If you have a case of wanderlust, the expenses of international travel can add up quickly. Have a financial plan.
Before heading out, make a plan
Though you’re no doubt itching to throw your cares to the wind and hit the road, one of the best things you can do is free yourself of financial obligations before leaving. Debts like college loans and credit card bills can quickly add up to not only high monthly payments, but also fees and interest for missed payments while you’re abroad.
Don’t know where to begin paying down your debt? Check out our guide to covering debts big and small.
If you don’t have enough money to immediately go abroad, consider researching loan forgiveness. If you’ve made regular payments and work in certain areas, explore whether you qualify the Public Service Loan Forgiveness program.
If credit card debt is weighing you down, debt consolidation may be a way to pay down more of your bills and reduce interest.
Track those taxes
Are you spending an extended amount of time in another country? Before hitting the road, research the laws regarding taxation at your destination.
If you work in another country, you could be considered a temporary resident. This means you’ll pay taxes on all income earned abroad, leaving you with a huge surprise bill at the end of the year if you don’t know what’s expected.
For instance, many European countries consider travelers temporary residents if they spend as little as 180 days in the country. Other countries will charge taxes on income earned up until 300 days of residency in one year.
Reach out to expats in your destination who work abroad, or seek professional assistance to be sure you’re covered.
Catch up on banking abroad
Banking can be a daunting part of traveling abroad. Even the smallest problem with your account could put your plans on hold.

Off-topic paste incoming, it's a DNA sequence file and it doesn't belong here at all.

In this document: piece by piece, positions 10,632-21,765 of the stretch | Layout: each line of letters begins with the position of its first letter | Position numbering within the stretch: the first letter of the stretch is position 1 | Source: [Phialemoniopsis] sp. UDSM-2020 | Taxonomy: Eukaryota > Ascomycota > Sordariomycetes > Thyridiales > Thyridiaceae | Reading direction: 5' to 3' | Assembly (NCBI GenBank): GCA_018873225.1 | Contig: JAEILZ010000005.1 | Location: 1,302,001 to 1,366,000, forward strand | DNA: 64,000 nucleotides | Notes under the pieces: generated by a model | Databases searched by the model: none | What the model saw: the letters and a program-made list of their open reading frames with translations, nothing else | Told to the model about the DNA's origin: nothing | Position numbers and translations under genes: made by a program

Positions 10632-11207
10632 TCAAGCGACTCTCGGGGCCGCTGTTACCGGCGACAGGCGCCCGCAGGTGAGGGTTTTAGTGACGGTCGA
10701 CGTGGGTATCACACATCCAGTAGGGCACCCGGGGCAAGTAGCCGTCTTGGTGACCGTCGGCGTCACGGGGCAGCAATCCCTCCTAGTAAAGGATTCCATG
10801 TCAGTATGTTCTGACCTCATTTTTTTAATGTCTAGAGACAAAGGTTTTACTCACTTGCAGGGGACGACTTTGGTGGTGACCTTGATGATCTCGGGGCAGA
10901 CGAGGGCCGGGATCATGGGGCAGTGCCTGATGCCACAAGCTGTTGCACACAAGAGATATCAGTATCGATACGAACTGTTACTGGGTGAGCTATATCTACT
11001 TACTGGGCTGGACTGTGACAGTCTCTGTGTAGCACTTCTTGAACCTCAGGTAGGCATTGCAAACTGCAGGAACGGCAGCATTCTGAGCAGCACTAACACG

Before you leave the country, notify your bank so they know your card hasn’t been compromised when the charges begin rolling in.
Some banks require that you keep a minimum account balance or make regular transactions to be in good standing, which could mean paying large fees on your purchases. Be sure to check your bank’s policies before going abroad, and consider switching to another banking service if you are unable to mitigate fees.
If you plan on living abroad for a year or more and will work while traveling, consider setting up an international bank account. It’ll make everyday banking and tax time that much easier.
When weighing international bank accounts, note fund protection and insurance, easy access to your money, low international fees when depositing or withdrawing abroad and simple options for transferring among international accounts.
Ease your way back into the workforce after a stint abroad
Be wary of fees and exchange rates
If you’re a freelancer or independent contractor and plan to work while traveling, don’t underestimate the fees that come along with billing clients and collecting payments between borders.
The popular digital payment giant PayPal both levies a transfer fee for international transaction and converts currencies using a weaker exchange rate than you’ll find with an independent money transfer service.
Compare your money transfer service options against your individual needs. Especially if you plan on sending money back to the US. Check out a complete comparison chart of the most-used money transfer services here.
Money transfer services for the world traveler
Avoid being a traveler who’s had to come home before they were ready due to improper financial planning. Doing some research ahead of time will ease the risk of losing a grip on your finances while you lose yourself in the adventures of traveling abroad.